Is it worth it? Yes, definitely. If you feel that driving is something you could improve at and are willing to learn then you will get a lot out of it. However, don't do it for the insurance discounts as they don't amount to much (5% if you're lucky) - a much better benefit is the 25% off AA membership.
    The main thing that the IAM try to teach is smooth, safe driving whilst making decent progress, to be honest the training on observation alone is worth the fee.

    The only thing i'd warn you about is that some groups are a little "backwards" - they tend to be looked after by archetypal "string-back gloves and flat cap" drivers. Find out how your local group does things before you sign up, if you don't like the sound of it there may a be a group a little further afield that will suit you more.
     
  5. saitrix

    Sgarrista

    Joined: 2 Jun 2003

    Posts: 8,944

    Location: Loughborough

    I did mine with Matthew.M, both with the same observer at the same time. Found it good doing it together as we went in the back seat for each person's run so got to see more different situations.

    I also took 5 sessions to pass, we were lucky we got the observer we did. He was a laugh and got on with us well. Feel my observation is better now and i make better progress at the same time.

    I would really recommmend you to do it though, but don't do it for any discounts. Churchill didn't give me any reduction at all for IAM.

    Probably the best £75 i have spent on driving/my car.
     
  6. Nazbit

    Mobster

    Joined: 11 Dec 2004

    Posts: 3,870

    Thanks for the replies.

    I didnt realise the insurance reductions would be that low, but then thats not what I wanted to do it for anyway, it was just an added bonus.

    I want a way to improve my driving and my observation and this seems like the best route to go down.

    You mention some of the groups are a bit dodgy? Can you join any one of them or does it have to be the closest one to you?

    Cheers
     
  7. saitrix

    Sgarrista

    Joined: 2 Jun 2003

    Posts: 8,944

    Location: Loughborough

    Can be any one I think. Just don't have it too far away. ;)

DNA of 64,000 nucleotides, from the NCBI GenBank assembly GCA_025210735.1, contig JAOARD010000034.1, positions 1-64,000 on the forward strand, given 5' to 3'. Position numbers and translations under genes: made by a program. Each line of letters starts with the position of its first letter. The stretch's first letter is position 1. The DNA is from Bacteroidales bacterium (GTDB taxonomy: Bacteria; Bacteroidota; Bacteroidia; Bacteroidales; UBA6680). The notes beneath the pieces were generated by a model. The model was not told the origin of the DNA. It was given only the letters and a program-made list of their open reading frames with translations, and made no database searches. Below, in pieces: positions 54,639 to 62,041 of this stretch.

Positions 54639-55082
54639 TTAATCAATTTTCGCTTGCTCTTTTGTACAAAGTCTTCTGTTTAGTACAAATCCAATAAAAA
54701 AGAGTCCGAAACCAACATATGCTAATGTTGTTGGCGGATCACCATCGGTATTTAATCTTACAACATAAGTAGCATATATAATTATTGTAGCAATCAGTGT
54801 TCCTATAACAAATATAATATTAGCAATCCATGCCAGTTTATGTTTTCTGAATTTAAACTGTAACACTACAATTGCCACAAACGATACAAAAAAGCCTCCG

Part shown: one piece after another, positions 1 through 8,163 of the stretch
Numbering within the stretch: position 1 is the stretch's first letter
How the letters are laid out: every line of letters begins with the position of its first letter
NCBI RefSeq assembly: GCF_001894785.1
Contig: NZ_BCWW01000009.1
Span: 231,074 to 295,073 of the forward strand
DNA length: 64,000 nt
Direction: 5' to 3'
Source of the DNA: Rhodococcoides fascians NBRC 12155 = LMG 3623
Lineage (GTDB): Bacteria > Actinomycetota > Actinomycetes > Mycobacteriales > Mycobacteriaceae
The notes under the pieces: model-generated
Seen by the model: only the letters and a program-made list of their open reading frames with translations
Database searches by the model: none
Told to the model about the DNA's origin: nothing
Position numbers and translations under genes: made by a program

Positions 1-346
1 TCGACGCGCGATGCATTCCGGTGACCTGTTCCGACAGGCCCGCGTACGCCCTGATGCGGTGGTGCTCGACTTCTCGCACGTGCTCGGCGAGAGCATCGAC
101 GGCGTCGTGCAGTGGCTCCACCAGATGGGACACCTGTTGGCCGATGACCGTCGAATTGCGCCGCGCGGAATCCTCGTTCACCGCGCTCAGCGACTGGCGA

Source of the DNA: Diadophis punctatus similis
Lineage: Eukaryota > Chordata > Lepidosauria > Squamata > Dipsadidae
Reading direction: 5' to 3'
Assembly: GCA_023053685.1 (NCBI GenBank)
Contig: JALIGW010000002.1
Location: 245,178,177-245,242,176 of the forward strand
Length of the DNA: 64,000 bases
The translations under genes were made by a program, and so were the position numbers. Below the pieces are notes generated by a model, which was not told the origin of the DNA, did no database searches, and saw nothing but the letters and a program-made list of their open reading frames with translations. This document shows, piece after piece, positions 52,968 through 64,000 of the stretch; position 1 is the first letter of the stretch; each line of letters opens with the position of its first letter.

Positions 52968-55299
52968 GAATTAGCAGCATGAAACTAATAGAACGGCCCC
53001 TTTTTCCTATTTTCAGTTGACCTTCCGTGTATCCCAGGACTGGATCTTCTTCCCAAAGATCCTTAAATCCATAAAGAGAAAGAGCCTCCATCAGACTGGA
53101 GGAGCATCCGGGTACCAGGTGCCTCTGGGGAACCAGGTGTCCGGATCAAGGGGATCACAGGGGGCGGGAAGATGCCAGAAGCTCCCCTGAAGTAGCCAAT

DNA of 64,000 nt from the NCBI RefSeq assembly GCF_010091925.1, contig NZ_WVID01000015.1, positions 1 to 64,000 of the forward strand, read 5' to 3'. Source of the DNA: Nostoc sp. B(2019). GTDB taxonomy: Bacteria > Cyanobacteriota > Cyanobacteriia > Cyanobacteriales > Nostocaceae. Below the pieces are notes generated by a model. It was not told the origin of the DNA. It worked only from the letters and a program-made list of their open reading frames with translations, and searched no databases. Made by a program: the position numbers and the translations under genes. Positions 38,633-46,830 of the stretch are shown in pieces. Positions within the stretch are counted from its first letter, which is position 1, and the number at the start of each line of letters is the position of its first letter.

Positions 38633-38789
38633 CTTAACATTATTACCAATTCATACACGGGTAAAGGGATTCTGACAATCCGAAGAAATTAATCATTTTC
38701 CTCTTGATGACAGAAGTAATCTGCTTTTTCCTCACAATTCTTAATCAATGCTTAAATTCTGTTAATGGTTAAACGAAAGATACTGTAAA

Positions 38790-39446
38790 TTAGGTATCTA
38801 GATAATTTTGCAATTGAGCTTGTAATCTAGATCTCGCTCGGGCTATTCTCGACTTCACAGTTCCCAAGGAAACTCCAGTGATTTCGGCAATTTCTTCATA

8. Goliath

    Wise Guy

    Joined: 20 Aug 2003

    Posts: 2,139

    Location: The Republic

    It can be any group. The best thing to do is speak to the local groups near to you and find out how they run their sessions, and ask if you can pop down to one of them to see what it's like. Some groups assign a single observer to you (as in the case of Saitrix and Matthew.M) and some give you a different observer each week (the way my group runs things).
     
  9. saitrix

    Sgarrista

    Joined: 2 Jun 2003

    Posts: 8,944

    Location: Loughborough

    Goliath,

    I liked the way mine did it as i accually got to know the guy in the end. Then after passing i was able to buy him a nice bottle of wine to say thats as he was always available for any advice etc. Also how do you go about becoming an observer?
     
  10. Goliath

    Wise Guy

    Joined: 20 Aug 2003

    Posts: 2,139

    Location: The Republic

    It swings both ways, sometimes when you get assigned a single observer there's a personality clash and it all goes horribly wrong. The advantage (and disadvantage) of having multiple observers is they can all bring something different in terms of knowledge and experience, but this method does need a more structured session plan.

    Your local group will probably be more than happy to help you become an observer (they usually need all the help they can get). Again, it differs from group to group but at Bolton we run a failry intensive 8 week course for observers, which involves classroom sessions (roadcraft knowledge, guidance on controlling the sesssions etc) and being taken out with senior observers "pretending" to be associates. You then graduate to taking out real associates with a senior observer in the back etc.